Why is cannabis the only thing greens are liberal about?

Germany’s Green Party wants to ban everything – except weed.

Sabine Beppler-Spahl
Germany Correspondent

Topics Politics World

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Last week, Germany became the largest European country to legalise the possession of cannabis. Adults are now allowed to carry up to 25 grams of the drug, keep a stock of up to 50 grams in their homes and cultivate up to three marijuana plants a year. To celebrate, thousands of Germans gathered at Berlin’s Brandenburg Gate on the night of 1 April for a ‘smoke-in’.

For the increasingly unpopular coalition government, led by the Social Democrats, this new law is a real boon. Cannabis legalisation has been a long-standing demand of both the Green Party and the Free Democratic Party, which form two-thirds of the government. Internal disputes over support for Ukraine and social-security funding have worsened in recent months, but all three parties broadly agree on cannabis legalisation. As such, the government has been able to present itself in a rare mood of harmony.

Not everyone is happy, of course. The conservative opposition, the Christian Democratic Union (CDU), has fought legalisation at every turn, denying marijuana’s positive health benefits and emphasising the threat it supposedly poses to young people. Boris Rhein, the Christian Democrat minister-president of Hesse, called the law ‘completely irresponsible’ and a ‘catastrophe’ for Germany. Others from the CDU even urged German president Frank-Walter Steinmeier to reject the legislation when it reached his desk. Of course this flippant, undemocratic request was never going to be heeded. Still, the enthusiasm with which the new law has been celebrated, and the hysterical posturing of the opposition in response, shows that there is something at stake here.

For one thing, many have criticised the way in which the Greens have used this new law to paint themselves as the truly ‘liberal’ party. This claim reeks of hypocrisy, given that they have supported a variety of patently illiberal restrictions over the years. In 2013, they called for mandatory ‘veggie days’ in office canteens, which sparked outrage among Germany’s many meat lovers. The Green Party has also called for an end to cheap holiday flights, a ban on gas boilers and the prohibition of fireworks at New Year’s Eve celebrations. The Greens are no doubt ‘liberal’ when it comes to the things they like, such as gender self-identification and cannabis. But they vehemently fight to prohibit things they deem problematic. It’s no wonder that the Greens have earned themselves the title of ‘Verbotspartei’ – the ‘prohibition party’.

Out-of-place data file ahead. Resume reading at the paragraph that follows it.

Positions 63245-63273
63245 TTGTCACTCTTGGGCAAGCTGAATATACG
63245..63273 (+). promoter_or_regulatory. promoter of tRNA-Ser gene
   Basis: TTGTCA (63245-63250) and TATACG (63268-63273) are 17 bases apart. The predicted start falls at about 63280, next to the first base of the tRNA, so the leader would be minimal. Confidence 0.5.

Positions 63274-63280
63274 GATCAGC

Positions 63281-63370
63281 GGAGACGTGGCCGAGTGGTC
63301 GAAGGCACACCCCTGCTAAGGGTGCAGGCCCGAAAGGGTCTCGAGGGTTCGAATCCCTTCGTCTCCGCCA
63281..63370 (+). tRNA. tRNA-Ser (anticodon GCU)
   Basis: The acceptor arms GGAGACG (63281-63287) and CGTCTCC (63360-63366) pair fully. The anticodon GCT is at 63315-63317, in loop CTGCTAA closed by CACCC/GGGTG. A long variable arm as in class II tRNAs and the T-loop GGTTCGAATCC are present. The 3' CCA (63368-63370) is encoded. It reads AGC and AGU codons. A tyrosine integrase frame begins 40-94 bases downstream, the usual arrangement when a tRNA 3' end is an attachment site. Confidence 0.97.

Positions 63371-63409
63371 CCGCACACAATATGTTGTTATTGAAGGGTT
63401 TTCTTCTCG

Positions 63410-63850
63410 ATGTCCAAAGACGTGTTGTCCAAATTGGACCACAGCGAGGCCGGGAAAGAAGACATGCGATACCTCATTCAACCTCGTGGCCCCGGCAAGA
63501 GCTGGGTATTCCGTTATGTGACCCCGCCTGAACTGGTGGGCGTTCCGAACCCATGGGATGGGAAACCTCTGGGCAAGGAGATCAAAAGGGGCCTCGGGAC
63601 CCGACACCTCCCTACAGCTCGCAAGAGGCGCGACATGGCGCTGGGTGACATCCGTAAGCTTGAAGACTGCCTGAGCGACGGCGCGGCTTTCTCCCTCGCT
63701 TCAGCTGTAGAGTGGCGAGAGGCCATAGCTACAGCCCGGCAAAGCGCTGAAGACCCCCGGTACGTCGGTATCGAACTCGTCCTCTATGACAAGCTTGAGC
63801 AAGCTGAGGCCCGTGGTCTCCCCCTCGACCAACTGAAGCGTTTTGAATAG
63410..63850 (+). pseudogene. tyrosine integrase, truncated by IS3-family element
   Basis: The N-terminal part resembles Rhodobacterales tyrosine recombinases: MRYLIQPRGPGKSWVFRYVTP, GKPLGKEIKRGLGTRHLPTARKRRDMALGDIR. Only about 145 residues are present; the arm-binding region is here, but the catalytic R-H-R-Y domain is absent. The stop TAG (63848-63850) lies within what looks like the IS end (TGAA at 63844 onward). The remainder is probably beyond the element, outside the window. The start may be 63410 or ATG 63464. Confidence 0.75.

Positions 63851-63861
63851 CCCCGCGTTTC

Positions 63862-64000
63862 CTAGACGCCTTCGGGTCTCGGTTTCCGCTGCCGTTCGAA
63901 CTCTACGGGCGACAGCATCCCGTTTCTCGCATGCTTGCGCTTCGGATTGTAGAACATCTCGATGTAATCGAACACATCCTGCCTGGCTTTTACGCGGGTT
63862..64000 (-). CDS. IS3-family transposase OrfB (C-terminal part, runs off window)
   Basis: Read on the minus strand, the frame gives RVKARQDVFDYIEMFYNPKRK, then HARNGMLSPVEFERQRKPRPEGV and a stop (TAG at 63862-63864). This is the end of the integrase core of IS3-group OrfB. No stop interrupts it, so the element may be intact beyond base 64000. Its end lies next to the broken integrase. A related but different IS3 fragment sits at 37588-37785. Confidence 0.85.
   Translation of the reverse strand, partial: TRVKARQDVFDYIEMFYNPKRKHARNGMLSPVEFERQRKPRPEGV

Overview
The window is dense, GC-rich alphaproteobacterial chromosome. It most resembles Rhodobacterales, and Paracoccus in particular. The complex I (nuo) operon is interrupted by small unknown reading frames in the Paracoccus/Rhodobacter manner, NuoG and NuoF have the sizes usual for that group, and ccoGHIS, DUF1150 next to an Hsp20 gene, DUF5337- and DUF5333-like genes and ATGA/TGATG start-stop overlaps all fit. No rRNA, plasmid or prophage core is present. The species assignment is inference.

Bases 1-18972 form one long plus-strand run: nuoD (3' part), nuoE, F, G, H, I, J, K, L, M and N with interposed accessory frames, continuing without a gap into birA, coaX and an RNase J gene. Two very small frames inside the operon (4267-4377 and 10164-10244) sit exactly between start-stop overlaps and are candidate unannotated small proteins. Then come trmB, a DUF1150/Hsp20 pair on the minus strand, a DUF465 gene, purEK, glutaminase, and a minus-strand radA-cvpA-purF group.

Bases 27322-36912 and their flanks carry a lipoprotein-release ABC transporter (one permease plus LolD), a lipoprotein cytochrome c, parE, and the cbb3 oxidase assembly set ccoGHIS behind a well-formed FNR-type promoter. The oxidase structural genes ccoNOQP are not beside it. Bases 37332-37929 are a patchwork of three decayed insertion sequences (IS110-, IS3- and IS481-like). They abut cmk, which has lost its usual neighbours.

The hypocrisy of the German Greens doesn’t stop there. Earlier this year, Green agriculture minister Cem Özdemir campaigned for a new meat tax, as well as restrictions on advertisements for sugary, salty or fatty foods. Picking up on the Greens’ inconsistent stance, Bavarian premier Markus Söder, leader of the CDU’s Bavarian sister party, told Bild that ‘it is absurd to ban meat and sausage in daycare centres and advertising for sweets, but at the same time allow cannabis’. His voters, who tend to prefer a good beer to smoking dope, will probably agree with him.

For the Greens, however, there is no contradiction in their wildly different approaches to marijuana and meat. In their view, the lines separating right and wrong are clearly demarcated. Cannabis has made it over to the ‘right’ side, because it is consumed by peaceniks, intellectuals and students. Beer, however, is viewed as the drug of unruly proletarians and football hooligans. The Greens seem to believe that it’s the ‘wrong’ kind of drug, much in the same way that they irrationally insist that cows are destroying the planet and that beef is a threat to the natural world.

Even the Greens recognise that they can’t keep threatening bans forever. In many ways, cannabis legalisation offers a convenient way to rehabilitate their image without causing too much controversy. After all, marijuana use is now relatively socially accepted in Germany. As one sociologist explains, its use has been widespread since the early 1970s, with millions of Germans smoking it at least occasionally. Perhaps the Greens are hoping to kick their reputation as the ‘prohibition party’.

It is all the more ironic, then, that the new law comes with a comical list of caveats. Cannabis consumption is not permitted ‘in the immediate vicinity of people under 18 years of age’. Smokers will have to keep a distance of at least 100 metres from schools, children’s facilities and playgrounds. And consumption is banned in ‘pedestrianised areas from 7am to 8pm’. Before lighting up, smokers will have to carefully check the time and scrutinise their surroundings, lest any young person might be in sight.

What’s more, the policing of marijuana possession and selling has in some ways become stricter. The minimum prison sentence for anyone selling the drug to minors has increased from one year to two years, with suspended sentences now out of the question. And to ensure that the 25g possession limit is respected, the police will be equipped with especially sensitive scales.

For those of us who think that legalising cannabis is the right thing to do, this new law is good news. But we shouldn’t be fooled into thinking that the Greens are acting out of a liberal impulse. Like much of the liberal-left, these people want to ban everything – except weed. What a hollow liberalism.

Sabine Beppler-Spahl is spiked’s Germany correspondent.

Picture by: Getty.

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Topics Politics World


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